A Big Win For Common Sense

A federal appeals court has ruled that the RIAA has no legal right to subpoena ISPs for the names of music downloaders. The opinion in the Verizon case can be found here. It’s a rather short opinion, but exceptionally dense as it refers to very specific provisions within the DMCA. (And since I’m still on vacation, I’m not going to bother reading through all the case law necessary to get the full background on the issues in the opinion…) However, the conclusion does give a good view into the court’s overall reasoning:

We are not unsympathetic either to the RIAA’s concern regarding the widespread infringement of its members’ copyrights, or to the need for legal tools to protect those rights. It is not the province of the courts, however, to rewrite the DMCA in order to make it fit a new and unforseen internet architecture, no matter how damaging that development has been to the music industry or threatens being to the motion picture and software industries. The plight of copyright holders must be addressed in the first instance by the Congress; only the ‘‘Congress has the constitutional authority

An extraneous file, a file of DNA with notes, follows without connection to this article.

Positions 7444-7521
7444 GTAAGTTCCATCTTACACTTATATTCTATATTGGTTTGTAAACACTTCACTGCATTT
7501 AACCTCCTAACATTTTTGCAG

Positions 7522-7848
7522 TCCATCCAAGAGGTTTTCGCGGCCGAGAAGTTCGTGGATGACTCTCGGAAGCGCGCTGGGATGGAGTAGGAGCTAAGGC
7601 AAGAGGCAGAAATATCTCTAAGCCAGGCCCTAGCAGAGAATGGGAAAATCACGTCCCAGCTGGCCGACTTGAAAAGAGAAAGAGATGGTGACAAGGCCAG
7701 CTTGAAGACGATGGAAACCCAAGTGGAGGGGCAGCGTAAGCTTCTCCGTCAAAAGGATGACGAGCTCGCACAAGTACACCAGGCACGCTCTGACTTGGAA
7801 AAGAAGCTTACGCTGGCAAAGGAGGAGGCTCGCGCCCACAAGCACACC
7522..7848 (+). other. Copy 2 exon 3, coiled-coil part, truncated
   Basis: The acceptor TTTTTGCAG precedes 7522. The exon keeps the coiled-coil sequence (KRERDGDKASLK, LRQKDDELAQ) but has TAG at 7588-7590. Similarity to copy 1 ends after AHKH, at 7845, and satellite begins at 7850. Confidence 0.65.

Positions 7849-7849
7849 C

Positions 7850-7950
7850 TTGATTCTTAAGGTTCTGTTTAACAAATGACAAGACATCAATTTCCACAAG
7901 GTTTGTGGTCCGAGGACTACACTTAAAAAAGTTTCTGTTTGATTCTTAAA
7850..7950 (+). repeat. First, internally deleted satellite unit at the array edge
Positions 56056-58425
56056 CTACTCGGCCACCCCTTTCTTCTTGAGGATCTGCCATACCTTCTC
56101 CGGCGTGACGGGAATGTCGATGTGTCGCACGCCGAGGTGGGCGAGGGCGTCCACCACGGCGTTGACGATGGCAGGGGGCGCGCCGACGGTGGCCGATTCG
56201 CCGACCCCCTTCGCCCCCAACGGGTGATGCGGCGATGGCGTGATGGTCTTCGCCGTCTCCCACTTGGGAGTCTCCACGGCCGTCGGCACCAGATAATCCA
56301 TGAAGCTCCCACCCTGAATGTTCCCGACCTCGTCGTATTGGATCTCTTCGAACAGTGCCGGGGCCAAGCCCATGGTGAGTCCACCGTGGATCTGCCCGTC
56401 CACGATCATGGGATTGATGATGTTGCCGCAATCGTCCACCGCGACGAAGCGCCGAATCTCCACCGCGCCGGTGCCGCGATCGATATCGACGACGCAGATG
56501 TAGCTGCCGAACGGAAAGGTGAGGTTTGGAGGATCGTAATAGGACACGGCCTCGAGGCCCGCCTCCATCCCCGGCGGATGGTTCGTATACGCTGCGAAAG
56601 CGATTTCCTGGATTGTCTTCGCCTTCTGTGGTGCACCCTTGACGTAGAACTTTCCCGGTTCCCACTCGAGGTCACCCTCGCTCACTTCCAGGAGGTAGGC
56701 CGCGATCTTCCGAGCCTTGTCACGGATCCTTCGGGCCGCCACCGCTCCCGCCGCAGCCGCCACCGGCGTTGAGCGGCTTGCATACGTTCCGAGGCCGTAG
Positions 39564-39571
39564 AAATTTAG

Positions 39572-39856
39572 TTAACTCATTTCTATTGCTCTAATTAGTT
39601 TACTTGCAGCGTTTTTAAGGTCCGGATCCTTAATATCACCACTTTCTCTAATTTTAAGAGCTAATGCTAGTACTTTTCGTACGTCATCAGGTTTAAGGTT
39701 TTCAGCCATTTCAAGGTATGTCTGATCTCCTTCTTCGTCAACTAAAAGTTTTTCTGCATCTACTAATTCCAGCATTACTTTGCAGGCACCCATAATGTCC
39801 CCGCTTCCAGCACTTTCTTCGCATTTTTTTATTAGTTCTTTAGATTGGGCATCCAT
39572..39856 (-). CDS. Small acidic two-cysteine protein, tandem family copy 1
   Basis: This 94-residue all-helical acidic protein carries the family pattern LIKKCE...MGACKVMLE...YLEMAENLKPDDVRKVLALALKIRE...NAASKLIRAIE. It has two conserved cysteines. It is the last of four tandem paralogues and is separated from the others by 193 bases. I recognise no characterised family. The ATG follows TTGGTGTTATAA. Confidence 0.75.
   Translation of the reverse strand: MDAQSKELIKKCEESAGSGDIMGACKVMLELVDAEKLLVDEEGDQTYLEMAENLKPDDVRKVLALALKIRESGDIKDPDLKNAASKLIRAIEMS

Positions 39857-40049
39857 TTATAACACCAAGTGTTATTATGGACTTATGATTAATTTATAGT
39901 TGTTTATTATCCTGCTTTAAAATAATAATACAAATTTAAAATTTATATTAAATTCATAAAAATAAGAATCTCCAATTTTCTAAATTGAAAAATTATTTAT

and the institutional ability to accommodate fully the varied permutations of competing interests that are inevitably implicated by such new technology.’’ See Sony Corp. v. Universal City Studios, Inc., 464 U.S. 417, 431 (1984).

In other words, the RIAA can’t argue that the DMCA gives them the power to reinterpret the law to fit their own aims. This is certainly a heartening decision, but I have a feeling it won’t be the final decision on this issue.

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